• The Wait Is Over. From this thread, orders for the 2023 BladeForums Traditional Knife are open & here's your handy order button.
    OPEN TO ALL MEMBERS WITH GOLD OR HIGHER PAID SUBSCRIPTIONS OR have 25+ posts in the Traditional Forum Preorder price is $160 shipped CONUS, price increase on 9/25 11:59PM when ordering opens to anyone on the forums
    User Name

Stainless Steel for large blades?

Seems common knowledge that large blades performs better with carbon steel (5160, L6, etc.). My question is how less well performing are the the various stainless varieties? Are AUS8, 440c. ATS-34 really too brittle for use in a large blade. Are knives like the Ontario Helles Belle and the Junglee Short Sword & Bolo not good choices?


Feb 25, 2000
I would check out what folks like Mick Strider and Ross Aki have been able to do with ATS-34 before making any judgements too swiftly.

Semper Fi

I have always thought that carbon blades are the best for large knives and swords. lately though I am starting to question that.

I have a dexter fish/splitter that is probably 440c due to the fact that dexter sells blanks of their knives through jantz knife supply and most of the blanks are 440c.

this fish splitter has a 12" blade and i jumped on this thing hard pounced is the word it was cheap and stainless so I thought I check out the brittle stainless theory.

I was amazed it held up there was a little bend but then I flipped it over and started allover again.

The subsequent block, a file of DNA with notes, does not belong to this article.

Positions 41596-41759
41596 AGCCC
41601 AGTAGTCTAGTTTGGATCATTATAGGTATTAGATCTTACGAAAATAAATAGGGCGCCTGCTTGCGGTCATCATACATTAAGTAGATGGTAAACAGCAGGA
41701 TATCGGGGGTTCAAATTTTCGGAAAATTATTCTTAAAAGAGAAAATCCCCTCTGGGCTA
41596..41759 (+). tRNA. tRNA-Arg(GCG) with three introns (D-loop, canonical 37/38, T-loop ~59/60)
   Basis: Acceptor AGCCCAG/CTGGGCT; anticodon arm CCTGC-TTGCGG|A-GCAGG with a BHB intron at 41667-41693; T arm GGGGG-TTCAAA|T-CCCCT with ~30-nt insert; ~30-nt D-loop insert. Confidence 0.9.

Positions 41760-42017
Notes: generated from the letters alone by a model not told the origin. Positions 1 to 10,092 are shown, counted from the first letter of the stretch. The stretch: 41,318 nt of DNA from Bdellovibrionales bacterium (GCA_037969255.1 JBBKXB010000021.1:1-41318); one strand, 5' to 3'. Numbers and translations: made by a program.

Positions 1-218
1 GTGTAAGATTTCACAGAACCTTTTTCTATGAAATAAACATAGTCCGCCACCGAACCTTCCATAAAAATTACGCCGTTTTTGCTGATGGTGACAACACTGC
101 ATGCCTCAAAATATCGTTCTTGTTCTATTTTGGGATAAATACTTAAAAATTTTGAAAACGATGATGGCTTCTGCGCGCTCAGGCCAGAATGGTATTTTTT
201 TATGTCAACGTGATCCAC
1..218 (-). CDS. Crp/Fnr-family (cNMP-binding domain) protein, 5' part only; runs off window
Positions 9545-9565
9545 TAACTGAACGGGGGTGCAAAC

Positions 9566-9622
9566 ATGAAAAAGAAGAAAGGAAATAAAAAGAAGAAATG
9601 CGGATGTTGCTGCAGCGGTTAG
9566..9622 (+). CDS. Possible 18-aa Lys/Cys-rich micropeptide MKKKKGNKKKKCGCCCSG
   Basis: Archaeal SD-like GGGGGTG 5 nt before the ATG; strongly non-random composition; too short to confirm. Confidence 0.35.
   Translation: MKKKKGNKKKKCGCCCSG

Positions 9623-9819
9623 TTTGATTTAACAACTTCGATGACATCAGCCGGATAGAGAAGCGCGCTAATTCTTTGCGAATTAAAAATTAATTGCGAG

Plus I traded some one a 5160 criswell waki for a barong/kukri style 440c 14" chopper
I haven't tested this yet but I can't imagine this thing shattering anytime this century.

alot of people have said that modern technology in steels have improved stainless and I am starting to agree.

If I had tons of money to buy one large 440c blade and 1 large 1095 blade I'd like to kick some but testing them and really see.
Lower alloy blades like 1000 series steels have greater impact resistance and therefore can have better performing edges when a lot of chopping is done with a blade.

It all depends on the heat treatment and what you are going to chop though. ATS-34, if heat treated properly can make a great bush knife, same with 440C. Look for multiple temper cycles and cryogenic treatments for good toughness in those steels.
Loki :

Are AUS8, 440c. ATS-34 really too brittle for use in a large blade.

The Stainless steels are more brittle than the tool steels which are more brittle than the plain carbon steels. If this is a functional difference depends greatly on how you are planning on using the knife.

It is not like even the more brittle stainless steels like ATS-34 are going to shatter to pieces when cutting grass, hay light weeds or even some light wood. The main problems will be with the impacts that happen on occasion that you wish did not. Chop into a piece of wood, hit a nail, cut some weeds, hit a rock, that kind of thing.

I have used ATS-34 heat treated by Bos (and others) and in such contacts it will fracture readily. The more durable tool steels will fracture less and tend to indent more, the tougher carbon steels will just indent.

There are some kinds of use that will cause similar damage, for example chopping on heavy bone, especially if seasoned, cutting heavy guage wire, trying to dig/chop through rooty soil.

The more durable steels will also be able to take very heavy impacts to the spine so you can for example hammer on them with very hard objects for splitting purposes.

In regards to custom work the optimal solution is to discuss what you need with the maker and he should be able to tell you if you will have a problem or not.